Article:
The feel of his hands, in my hair and on my hips, keeps me centered, them it builds up. My orgasm starts to climb, growing in power and size, like a wave on the ocean. Then, like a tsunami, it crashes over me and I come. I fire cum over the sheets as East roars and pours his hot release into my mouth and down my throat. His hands grip tightly onto my hair but I don’t mind how painful it is, it’s [sic] only heightens the explosion pouring from my cock. I gulp and swallow….

I read until 25% of the book and the chapters are first person from different characters’ POVs. Kes and East live together and they sound exactly the same. The also call each other “baby” all the time. I have no issue with the term of endearment, but it was used way too often by both of them, which then made it harder to tell who was speaking.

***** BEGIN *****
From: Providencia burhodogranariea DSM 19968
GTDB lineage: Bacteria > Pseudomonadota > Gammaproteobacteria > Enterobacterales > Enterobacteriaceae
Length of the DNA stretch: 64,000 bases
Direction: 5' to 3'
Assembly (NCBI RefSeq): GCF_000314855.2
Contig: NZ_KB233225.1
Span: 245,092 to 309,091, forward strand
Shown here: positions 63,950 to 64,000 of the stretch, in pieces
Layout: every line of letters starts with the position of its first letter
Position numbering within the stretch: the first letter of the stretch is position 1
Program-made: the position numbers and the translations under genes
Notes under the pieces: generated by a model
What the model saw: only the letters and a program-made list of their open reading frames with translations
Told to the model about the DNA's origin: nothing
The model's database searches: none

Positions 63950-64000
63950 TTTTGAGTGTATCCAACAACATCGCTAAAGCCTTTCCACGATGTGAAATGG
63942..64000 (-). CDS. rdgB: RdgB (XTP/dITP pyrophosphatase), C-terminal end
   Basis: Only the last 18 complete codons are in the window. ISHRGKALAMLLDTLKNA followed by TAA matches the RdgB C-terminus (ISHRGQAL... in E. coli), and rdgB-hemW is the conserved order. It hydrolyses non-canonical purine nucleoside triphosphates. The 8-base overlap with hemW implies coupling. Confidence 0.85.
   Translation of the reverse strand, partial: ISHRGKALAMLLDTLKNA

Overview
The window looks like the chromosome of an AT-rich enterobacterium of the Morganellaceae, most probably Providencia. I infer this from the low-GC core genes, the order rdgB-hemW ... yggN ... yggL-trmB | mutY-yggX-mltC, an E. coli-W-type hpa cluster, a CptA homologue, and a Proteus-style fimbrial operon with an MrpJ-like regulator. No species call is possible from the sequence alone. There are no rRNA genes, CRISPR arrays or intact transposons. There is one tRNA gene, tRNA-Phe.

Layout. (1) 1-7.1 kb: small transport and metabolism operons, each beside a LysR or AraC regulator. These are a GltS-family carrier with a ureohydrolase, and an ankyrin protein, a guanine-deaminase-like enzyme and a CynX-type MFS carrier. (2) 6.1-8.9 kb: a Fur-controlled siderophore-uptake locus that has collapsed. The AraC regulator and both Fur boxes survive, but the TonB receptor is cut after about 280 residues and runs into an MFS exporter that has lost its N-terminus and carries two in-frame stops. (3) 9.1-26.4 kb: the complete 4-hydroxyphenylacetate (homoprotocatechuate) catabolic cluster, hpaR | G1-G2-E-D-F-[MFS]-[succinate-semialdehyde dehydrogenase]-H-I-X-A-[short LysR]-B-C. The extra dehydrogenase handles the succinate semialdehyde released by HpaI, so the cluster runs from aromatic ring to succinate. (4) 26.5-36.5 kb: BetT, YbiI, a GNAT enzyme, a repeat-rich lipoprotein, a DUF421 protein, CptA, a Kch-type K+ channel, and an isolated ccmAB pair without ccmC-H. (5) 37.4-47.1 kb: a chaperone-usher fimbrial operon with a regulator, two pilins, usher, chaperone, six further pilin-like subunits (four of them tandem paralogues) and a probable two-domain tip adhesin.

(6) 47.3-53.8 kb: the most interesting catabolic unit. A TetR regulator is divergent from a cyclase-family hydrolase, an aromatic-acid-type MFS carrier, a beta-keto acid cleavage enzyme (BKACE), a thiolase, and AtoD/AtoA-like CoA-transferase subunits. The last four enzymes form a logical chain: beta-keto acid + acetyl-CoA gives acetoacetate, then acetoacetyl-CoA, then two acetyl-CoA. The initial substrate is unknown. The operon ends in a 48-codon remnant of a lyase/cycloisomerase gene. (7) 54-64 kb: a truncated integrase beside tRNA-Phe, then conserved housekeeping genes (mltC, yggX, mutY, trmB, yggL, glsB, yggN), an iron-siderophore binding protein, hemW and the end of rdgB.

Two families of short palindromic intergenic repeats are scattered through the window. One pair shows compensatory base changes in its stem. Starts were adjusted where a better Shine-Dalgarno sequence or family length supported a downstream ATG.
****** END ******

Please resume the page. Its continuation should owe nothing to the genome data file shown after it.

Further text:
Kes and East are in a committed relationship and have brought in a third in the past for casual fun. Just in the part that I read, they were ready to not only have Denver in their bed, but in their lives permanently and it was presented way too fast. There is also a story line with one of them having a daughter and then a second child will appear later on, but I got out while I could. The shell of the story had potential, but the style, execution, and dialogue were all a miss for me.

michelle signature

Comments

  1. Thanks for your review, Michelle. I think I’ll pass on this one.

  2. Thanks for taking the time to write this, Michelle. Your review had to be way more entertaining than the actual story. Although, the bits about the stomach and the blown pupils were a riot. Thanks for the laugh. :-)

  3. Maybe they are in the Australian outback. It’s a pass for me, thank you for the review.

  4. Thanks for your review. I thought the blurb was poorly written, so…no.

  5. Sounds like your DNF was totally understandable & warranted.  Where are the editors for these poor authors who put stuff that’s just not ready out there to get flayed alive.  DTW – ‘blown pupils, are bad but my personal peeve is ‘orbs’.  Just NO!

  6. This was a DNF for me too, unfortunately. I had high hopes based on the blurb, but this read like a rough first draft that was badly in need of thorough editing.